Flextronics International, the biggest U.S. contract electronics maker, said it will buy rival Solectron for $3.6 billion in cash and stock to cut costs and expand its product line.
The merger between the biggest U.S. companies in the contract electronics industry would create a company with more than $30 billion in annual revenue and a workforce of about 200,000 people, they said.
The deal comes amid intense competitive pressures in the industry, from Asian rivals including Taiwan's Hon Hai Precision Industry, as well as from big-name customers that are squeezing already-thin margins.
"We will be a larger, more competitive company and therefore better positioned to deliver supply chain solutions that fulfill our customers' increasingly complex requirements," Flextronics Chief Executive Mike McNamara said on a conference call.
Under the deal, each Solectron share will be swapped for either 0.3450 Flextronics shares or $3.89 cash. The companies said the Flextronics share swap will be limited to between 50% and 70% of Solectron shares.
The cash price is a 15% premium over Solectron's closing price on Friday. Solectron shares surged . Flextronics fell .
Flextronics is regarded as among the best-run and most-efficient contract electronics manufacturers, making a range of products from mobile phones for Sony Ericsson to Microsoft's Xbox game console and printers for Hewlett-Packard.
Solectron's customers include Alcatel-Lucent and IBM. Mutual customers include Cisco, Motorola, Ericsson and Nortel.
Company officials said the deal combines Solectron's strength in high-end computing, telecommunications, and network infrastructure with Flextronics' expertise in high-volume, low-cost products.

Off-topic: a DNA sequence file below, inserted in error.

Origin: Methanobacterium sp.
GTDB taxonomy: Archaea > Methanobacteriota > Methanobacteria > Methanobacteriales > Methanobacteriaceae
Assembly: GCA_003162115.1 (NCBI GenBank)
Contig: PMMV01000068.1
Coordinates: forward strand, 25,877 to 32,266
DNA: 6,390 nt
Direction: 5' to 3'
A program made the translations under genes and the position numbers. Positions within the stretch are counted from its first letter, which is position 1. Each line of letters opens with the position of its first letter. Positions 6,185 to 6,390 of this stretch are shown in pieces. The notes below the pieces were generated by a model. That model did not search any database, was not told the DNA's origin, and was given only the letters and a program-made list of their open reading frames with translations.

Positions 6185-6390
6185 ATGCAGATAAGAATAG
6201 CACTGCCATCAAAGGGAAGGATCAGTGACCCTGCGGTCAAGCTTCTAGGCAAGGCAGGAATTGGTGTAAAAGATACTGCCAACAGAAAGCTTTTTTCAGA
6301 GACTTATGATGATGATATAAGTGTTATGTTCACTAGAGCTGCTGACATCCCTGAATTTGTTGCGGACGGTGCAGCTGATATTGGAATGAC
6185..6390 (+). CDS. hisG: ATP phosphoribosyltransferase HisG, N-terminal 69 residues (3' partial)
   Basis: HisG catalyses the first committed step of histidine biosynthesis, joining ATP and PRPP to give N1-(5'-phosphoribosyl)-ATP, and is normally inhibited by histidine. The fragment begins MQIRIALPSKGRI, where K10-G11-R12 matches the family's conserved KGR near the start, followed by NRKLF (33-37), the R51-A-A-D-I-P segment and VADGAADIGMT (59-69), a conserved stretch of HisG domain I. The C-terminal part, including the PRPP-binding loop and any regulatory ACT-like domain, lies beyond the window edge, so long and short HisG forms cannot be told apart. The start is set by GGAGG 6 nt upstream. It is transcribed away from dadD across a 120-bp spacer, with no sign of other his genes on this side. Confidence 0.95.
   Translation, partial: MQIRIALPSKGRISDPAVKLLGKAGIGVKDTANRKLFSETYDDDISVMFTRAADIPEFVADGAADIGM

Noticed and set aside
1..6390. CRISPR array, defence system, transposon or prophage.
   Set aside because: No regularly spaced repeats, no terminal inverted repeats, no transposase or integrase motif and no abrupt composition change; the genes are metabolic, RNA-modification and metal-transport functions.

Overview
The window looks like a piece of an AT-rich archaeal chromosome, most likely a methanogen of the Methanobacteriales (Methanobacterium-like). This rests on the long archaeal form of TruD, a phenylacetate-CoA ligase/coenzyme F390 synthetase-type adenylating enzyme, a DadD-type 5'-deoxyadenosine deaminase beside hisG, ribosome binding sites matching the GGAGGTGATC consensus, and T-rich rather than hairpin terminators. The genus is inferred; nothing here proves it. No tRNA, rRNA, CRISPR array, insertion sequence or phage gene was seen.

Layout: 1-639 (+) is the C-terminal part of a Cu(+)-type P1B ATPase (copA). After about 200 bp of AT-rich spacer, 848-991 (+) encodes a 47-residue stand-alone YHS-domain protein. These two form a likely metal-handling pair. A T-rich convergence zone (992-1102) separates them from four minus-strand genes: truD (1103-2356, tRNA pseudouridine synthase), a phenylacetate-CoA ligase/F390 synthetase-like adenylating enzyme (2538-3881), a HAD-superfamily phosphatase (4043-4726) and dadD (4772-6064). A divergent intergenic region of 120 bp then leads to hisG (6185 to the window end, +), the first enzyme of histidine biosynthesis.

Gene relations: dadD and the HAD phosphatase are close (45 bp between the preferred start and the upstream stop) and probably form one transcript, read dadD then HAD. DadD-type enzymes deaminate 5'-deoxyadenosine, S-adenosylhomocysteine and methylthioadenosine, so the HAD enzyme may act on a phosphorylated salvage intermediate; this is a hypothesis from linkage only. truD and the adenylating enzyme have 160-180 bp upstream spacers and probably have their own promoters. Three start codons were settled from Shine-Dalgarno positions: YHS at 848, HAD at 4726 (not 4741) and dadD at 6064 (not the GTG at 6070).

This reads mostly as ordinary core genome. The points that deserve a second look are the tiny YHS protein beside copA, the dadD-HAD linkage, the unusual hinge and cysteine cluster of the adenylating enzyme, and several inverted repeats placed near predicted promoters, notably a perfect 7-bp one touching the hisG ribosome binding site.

The acquisition comes after Solectron in late March posted a drop of almost 50% in quarterly net profit and said it was cutting jobs and plant space, the second phase of a restructuring plan announced last October.
Solectron also lost Chief Executive Michael Cannon to Dell in February.
Following the acquisition, Solectron will become a wholly-owned unit of Flextronics, and Solectron shareholders will own 20% to 26% of Flextronics' outstanding shares.
Flextronics said the combined entity could cut costs by up to $200 million, although it could take as much as 24 months to integrate the companies.
Flextronics' CFO Thomas Smach said the deal should add at least 15% to the company's earnings per share once all of the synergies are realized.
As part of the acquisition agreement, Solectron has the right to nominate two individuals approved by Flextronics to the board of directors of the combined company.
Shares of some other contract electronics manufacturers rose on news of the deal, with Sanmina-SCI up . Struggling Finnish rival Elcoteq jumped more than 5% on the Helsinki bourse as the deal sparked hopes of an offer for the company.